Creating and Scaling a Global Business

Published on 22 August 2019

QLD's Chief Entrepreneur Leanne Kemp and Elize Hattin sitting on a couch in front of SmartHub banner

Leanne Kemp is the Queensland Chief Entrepreneur and an incredible entrepreneur. Having started a number of businesses which she has grown and then moved on to her next project. With her unique perspective and way of problem solving, she has gained herself a reputation as a serial entrepreneur. Her current business is Everledger, an emerging technology enterprise that uses blockchain technology to track the provenance of diamonds and other valuable assets in order to create transparency and combat fraud and money laundering. As Leanne explains, “Our platform helps to build a trail of trade that is ethical and digital, and has the ability to answer the question of “Where does it come from?”

Getting Started

With the internet as an incredible economic enabler, it’s now more possible than ever to build a phenomenal global business right here in Rockhampton. Leanne, who started her own business from a rural property outside of Brisbane, believes that now is a very exciting time in the world of business. “I recall only ever being able to learn through the traditional constructs of going to university. That’s not how we learn today. You’re able to learn an incredible amount of information through the keyboard,” She said. “Now, it’s more about the powerful commitment of the mind towards realising your dream. Dreams don’t have expiry dates – if it’s something that you’re passionate about, the tools and the people will gravitate to you.”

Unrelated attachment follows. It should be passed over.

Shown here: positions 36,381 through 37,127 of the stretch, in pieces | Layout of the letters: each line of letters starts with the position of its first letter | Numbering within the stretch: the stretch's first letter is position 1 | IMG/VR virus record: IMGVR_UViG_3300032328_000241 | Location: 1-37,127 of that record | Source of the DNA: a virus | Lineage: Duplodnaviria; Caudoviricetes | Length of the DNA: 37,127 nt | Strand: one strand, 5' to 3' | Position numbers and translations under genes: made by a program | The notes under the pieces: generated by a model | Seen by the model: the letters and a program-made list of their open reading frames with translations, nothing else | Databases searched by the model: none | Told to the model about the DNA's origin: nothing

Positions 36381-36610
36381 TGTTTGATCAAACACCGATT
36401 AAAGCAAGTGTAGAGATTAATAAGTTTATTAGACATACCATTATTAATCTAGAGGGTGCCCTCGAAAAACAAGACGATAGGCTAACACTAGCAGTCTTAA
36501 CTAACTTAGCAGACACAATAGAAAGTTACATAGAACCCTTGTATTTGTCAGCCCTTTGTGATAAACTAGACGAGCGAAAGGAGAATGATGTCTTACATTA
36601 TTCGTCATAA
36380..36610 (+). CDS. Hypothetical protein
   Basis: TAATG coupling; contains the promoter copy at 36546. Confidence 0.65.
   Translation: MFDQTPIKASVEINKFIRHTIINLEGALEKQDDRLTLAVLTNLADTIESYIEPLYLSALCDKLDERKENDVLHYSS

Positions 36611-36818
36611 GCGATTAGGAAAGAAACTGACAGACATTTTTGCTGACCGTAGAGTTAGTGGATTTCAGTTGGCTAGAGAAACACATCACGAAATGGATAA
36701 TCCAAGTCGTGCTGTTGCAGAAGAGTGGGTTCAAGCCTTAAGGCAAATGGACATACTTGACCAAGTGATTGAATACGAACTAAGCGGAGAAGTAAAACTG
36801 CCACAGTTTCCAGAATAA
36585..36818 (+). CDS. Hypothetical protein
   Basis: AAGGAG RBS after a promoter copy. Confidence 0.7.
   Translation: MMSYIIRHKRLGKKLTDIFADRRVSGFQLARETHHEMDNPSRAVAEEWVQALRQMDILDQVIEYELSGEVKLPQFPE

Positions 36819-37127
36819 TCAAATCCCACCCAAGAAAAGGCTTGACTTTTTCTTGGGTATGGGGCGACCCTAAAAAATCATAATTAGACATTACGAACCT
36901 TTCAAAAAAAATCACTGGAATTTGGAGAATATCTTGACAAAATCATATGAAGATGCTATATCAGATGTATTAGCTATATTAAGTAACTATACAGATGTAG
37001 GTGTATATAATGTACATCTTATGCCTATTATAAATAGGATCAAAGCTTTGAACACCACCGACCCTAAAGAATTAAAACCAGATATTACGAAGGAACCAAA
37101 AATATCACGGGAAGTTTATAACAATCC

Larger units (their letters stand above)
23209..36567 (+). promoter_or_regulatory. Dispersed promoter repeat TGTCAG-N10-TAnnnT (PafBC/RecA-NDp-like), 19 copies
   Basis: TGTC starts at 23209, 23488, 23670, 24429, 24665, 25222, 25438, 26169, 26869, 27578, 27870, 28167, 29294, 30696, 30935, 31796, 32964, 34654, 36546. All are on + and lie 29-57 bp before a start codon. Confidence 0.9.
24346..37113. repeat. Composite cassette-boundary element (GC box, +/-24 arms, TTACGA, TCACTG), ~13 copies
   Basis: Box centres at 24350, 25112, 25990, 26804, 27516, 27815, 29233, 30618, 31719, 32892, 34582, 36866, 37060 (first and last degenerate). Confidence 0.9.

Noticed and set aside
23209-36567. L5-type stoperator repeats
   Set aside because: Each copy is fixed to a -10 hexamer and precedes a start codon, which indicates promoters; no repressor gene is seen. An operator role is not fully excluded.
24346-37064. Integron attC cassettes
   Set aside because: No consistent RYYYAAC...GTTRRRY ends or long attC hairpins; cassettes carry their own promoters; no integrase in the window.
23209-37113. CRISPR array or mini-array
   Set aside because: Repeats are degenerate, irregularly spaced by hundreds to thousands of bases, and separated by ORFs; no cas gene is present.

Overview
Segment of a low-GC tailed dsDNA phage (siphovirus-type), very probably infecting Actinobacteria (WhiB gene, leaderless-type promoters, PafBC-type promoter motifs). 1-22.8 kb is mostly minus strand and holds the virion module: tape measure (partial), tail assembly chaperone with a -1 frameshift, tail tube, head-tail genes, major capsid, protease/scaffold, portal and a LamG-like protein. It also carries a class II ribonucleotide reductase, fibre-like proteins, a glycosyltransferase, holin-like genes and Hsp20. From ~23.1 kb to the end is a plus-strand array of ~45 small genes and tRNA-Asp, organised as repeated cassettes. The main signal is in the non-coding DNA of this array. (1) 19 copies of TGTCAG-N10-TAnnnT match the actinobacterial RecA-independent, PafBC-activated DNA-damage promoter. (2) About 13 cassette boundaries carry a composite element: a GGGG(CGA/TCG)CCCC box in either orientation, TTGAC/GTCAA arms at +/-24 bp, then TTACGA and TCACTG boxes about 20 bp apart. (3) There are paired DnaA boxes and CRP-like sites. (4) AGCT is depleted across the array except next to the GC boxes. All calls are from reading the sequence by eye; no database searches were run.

Managing Systems

Systems are important to running a business, especially one as large as Everledger, but Leanne likes to do things differently. Rather than a pyramid-like structure with the CEO at the top, she prefers to think of her business as concentric circles. “We like to have the power and the engine of our organisation and our delivery mechanisms, sitting at the wider band of the organisation. Then you have the clustering of marketing, the clustering in product and delivery, and then the CEO sits not at the top, but in the middle of all those concentric circles,” she said.

As the CEO, Leanne’s role is to keep all her teams working well. For this reason, she told her team that her title is changing. “For this year I’m not the CEO, I’m the C3PO. The P’s stand for People, Product and Performance. These three points create a vision and a platform for the team to unite behind. We want to build a platform of provenance to enable traceability of some of the most opaque, conflicted supply chains in the world where fraud or black markets exist. We need to ensure that vision is not lost or diluted through hierarchical structures and to do that we really have to rethink the paradigm of operations.”

Timing is Key

Customers and clients are important to any business, including Everledger. However, Everledger’s marketing strategy differs from the norm. Rather than selling to the customers by telling them about the product, Everledger seeks to understand what it is the customer needs and being there when the customer looks for a solution. “We understood very early that there are significant challenges in conflicted and opaque supply chains and that the industry is seeking solutions. We purely sit there at the right time to understand when to engage with the customer. If you asked me what the most important thing from a startup or an entrepreneur’s perspective is, it’s not the funding or the team, it’s the timing. You could build something amazing and innovative, but if it’s not happening at the right time, when an industry is dealing with a real problem it needs to solve, it will sit there and create dust, and another technology will eclipse it,” Leanne said.